THE BEST Nature

The Australian Wilderness

The Australian Wilderness

DINOSAUR introduces us to a few of the unique and wonderful creatures that can be found lurking in the bush of Australia. Though it seems these animals seem are more interested in getting a good wi-fi connection than you might expect.

Transient 2

Transient 2

Photographer Dustin Farrell follows up his epic stormchasing video, Transient. Like the original, it features dramatic, slow-motion images of lightning, wind, and cloud formations, capturing the fury of Mother Nature in all of her glory. Dustin says he traveled over 35,000 miles over two years to capture and compile this footage.

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Hornet Flight Slo-mo

Hornet Flight Slo-mo

Nature photographer Lothar Lenz captured this incredible macro slow-motion video of hornets in motion, as they fly around, sip water, and live their lives near his home in the Eifel region of Germany. The crystal clear sounds of the buzzing insects are especially immersive with headphones on.

The Most Solitary Place on Earth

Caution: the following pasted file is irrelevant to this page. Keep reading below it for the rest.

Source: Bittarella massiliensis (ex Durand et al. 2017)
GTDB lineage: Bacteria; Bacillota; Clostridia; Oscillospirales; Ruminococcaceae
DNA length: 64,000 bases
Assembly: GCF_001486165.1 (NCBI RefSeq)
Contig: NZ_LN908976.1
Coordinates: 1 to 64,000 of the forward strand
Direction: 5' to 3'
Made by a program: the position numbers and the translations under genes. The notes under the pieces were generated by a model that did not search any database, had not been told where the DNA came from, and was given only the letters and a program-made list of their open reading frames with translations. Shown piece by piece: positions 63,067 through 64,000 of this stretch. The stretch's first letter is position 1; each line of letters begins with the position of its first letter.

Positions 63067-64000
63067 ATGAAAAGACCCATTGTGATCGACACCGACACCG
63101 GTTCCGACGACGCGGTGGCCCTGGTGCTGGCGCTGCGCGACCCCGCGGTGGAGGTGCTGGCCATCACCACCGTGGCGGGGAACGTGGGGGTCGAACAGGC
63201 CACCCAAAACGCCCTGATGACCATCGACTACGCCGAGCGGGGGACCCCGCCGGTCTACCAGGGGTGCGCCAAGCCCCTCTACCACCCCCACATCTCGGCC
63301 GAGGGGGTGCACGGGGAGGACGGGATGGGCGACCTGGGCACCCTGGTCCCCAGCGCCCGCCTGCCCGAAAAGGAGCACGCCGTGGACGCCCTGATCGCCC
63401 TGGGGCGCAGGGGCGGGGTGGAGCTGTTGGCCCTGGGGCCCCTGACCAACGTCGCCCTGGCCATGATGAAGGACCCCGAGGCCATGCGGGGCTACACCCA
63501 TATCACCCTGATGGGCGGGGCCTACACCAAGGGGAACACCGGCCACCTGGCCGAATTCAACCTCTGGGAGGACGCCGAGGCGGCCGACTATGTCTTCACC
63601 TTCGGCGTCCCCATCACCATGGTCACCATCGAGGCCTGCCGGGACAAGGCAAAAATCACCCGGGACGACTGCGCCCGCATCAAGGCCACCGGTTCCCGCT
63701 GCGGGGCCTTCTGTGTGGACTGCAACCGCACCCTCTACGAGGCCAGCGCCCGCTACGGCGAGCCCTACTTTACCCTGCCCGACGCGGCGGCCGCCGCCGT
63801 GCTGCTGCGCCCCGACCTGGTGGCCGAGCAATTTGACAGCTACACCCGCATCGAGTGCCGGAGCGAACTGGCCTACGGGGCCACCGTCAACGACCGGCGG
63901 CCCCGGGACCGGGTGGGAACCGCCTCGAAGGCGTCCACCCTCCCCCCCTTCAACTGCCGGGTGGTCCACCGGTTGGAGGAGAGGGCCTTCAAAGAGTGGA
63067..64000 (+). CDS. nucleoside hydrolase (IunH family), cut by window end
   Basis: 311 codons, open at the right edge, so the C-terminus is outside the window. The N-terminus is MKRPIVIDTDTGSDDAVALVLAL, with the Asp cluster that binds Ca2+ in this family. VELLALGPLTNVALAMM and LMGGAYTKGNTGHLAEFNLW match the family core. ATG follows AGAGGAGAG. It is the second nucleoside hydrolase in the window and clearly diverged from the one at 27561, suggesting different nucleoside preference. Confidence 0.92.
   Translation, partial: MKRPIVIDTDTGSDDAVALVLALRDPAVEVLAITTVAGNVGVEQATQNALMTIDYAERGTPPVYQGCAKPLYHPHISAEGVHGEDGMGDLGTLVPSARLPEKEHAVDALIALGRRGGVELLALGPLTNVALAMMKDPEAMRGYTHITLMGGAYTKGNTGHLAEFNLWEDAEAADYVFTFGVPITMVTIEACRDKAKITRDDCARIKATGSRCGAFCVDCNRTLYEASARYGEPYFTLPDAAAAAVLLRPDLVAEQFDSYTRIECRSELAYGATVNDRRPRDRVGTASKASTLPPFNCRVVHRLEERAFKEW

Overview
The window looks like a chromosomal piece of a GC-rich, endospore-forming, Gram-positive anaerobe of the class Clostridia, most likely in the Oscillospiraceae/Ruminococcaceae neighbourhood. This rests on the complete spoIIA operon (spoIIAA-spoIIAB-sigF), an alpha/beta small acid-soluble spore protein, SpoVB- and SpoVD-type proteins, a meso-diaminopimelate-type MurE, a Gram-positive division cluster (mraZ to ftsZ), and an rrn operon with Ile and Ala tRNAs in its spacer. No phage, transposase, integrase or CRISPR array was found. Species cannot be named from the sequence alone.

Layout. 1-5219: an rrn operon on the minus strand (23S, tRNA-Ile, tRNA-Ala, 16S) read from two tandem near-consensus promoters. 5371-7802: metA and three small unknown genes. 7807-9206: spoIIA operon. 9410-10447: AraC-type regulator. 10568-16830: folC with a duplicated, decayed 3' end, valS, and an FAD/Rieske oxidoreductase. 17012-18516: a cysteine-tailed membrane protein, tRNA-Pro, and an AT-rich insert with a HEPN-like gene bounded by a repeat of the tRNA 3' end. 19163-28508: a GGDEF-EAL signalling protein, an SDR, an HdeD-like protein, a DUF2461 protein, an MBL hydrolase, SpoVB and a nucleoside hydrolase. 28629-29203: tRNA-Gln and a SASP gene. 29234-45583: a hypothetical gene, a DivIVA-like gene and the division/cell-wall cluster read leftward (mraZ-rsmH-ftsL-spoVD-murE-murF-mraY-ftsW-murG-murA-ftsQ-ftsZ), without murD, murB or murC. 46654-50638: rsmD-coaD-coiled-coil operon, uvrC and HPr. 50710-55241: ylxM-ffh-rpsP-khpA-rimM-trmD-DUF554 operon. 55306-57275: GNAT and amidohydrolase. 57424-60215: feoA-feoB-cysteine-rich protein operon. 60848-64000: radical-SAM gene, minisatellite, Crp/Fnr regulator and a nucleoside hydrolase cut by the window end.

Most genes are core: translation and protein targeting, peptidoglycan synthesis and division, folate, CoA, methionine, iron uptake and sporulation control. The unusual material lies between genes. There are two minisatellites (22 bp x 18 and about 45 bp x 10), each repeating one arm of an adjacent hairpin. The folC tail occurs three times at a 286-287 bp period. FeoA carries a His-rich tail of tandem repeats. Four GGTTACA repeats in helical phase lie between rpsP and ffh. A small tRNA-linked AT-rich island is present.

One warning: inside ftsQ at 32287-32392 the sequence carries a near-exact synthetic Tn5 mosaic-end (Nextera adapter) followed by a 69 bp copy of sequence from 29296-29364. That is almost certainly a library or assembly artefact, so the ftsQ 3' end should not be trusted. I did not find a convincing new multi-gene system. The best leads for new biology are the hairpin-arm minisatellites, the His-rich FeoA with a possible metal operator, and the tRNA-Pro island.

The Most Solitary Place on Earth

For as much as we think of our planet as good old terra firma, there is so much more to be seen and explored at the beneath the surface of our oceans. Kurzgesagt takes us on a deep sea journey to learn about some of the many species that dwell in the darkest waters.

Space Sharks

Space Sharks

(PG-13: Language, Gore) Animator Stefan Schumacher’s cartoon is clearly a nod to Rick and Morty, as two alien sharks decide they need to blend in after arriving on a strange planet. Despite its humorous approach, it’s actually a grim message about saving the real sharks here on Earth.

Viking Valley Fall

Viking Valley Fall

Drone pilot Shaggy FPV shows off just what kind of amazing photography can be produced with today’s technology as he flies perilously close to rocks and trees in a quest to capture incredible imagery of the Kjelfossen waterfall in Norway. He used ReelSteady GO software to help smooth out the final footage.

The World War of the Ants

The World War of the Ants